One of the most fascinating aspects of ganseys and gansey knitting is the wide variety of patterns and motifs used as surface decorations.
Apart from increasing the fabric’s insulating properties by thickening the material, the patterning on ganseys was used to reflect a fisherman’s daily life. For this reason, patterns were generally named after items found at sea, such as ‘net’, ‘herring bone’ and ‘anchor’, amongst others. Similarly, some patterns echoed key characteristics of the sea and the weather, whilst other motifs (e.g., the ‘marriage lines’ zigzagged design, symbolising the ups and downs of married life) bore more complex symbolic meanings. Many believe that each village or family on the East Coast had its own distinctive design; occasionally, ganseys would feature a unique combination of patterns, which meant something special to both the knitter and the wearer.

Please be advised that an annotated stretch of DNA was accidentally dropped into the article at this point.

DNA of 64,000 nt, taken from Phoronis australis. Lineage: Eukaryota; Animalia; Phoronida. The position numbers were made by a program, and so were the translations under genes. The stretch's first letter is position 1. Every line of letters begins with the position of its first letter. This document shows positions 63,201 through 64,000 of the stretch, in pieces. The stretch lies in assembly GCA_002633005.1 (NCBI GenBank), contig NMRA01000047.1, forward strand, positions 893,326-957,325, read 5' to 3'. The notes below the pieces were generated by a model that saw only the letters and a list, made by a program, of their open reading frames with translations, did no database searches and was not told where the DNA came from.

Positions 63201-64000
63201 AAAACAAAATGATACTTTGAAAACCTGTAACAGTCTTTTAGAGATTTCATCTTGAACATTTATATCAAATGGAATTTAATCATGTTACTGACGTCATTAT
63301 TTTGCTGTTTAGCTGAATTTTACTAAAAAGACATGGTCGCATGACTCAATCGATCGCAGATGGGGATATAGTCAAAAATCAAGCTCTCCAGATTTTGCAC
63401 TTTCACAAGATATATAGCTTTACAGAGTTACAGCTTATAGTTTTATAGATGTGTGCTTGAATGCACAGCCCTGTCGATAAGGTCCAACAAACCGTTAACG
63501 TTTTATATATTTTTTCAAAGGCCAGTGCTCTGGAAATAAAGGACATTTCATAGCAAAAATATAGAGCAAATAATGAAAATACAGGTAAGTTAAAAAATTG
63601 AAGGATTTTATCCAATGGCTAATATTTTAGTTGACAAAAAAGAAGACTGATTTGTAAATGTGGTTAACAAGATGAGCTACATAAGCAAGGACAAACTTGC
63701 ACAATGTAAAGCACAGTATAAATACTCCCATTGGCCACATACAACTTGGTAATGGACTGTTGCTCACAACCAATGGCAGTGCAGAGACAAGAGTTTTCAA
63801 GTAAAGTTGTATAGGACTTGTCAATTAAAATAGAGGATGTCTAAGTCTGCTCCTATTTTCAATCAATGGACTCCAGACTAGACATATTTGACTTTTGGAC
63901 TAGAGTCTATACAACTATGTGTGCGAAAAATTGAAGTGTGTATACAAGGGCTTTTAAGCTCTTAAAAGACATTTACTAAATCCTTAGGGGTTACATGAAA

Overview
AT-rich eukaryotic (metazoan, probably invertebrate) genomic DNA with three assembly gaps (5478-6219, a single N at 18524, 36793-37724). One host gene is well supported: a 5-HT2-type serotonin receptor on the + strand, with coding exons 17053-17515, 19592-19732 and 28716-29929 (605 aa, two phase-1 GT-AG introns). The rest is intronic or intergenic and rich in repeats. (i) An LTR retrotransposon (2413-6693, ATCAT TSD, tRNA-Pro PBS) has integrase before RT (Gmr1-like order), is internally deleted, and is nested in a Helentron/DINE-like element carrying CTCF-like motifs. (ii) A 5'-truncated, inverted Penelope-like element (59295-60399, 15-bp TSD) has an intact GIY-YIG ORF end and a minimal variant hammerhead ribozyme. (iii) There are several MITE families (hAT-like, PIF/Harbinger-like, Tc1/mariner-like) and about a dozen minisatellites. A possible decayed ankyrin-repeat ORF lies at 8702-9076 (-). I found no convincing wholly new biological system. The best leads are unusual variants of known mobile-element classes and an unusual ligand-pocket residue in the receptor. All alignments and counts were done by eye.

Before some of the patterns were recorded by folk historians, gansey designs were almost never written down; yet they were shared and spread by the fisherwomen who created them, to be taught by mothers to daughters. Patterns were mostly produced from a combination of simple plain and purl stitches, with added cables of different sorts.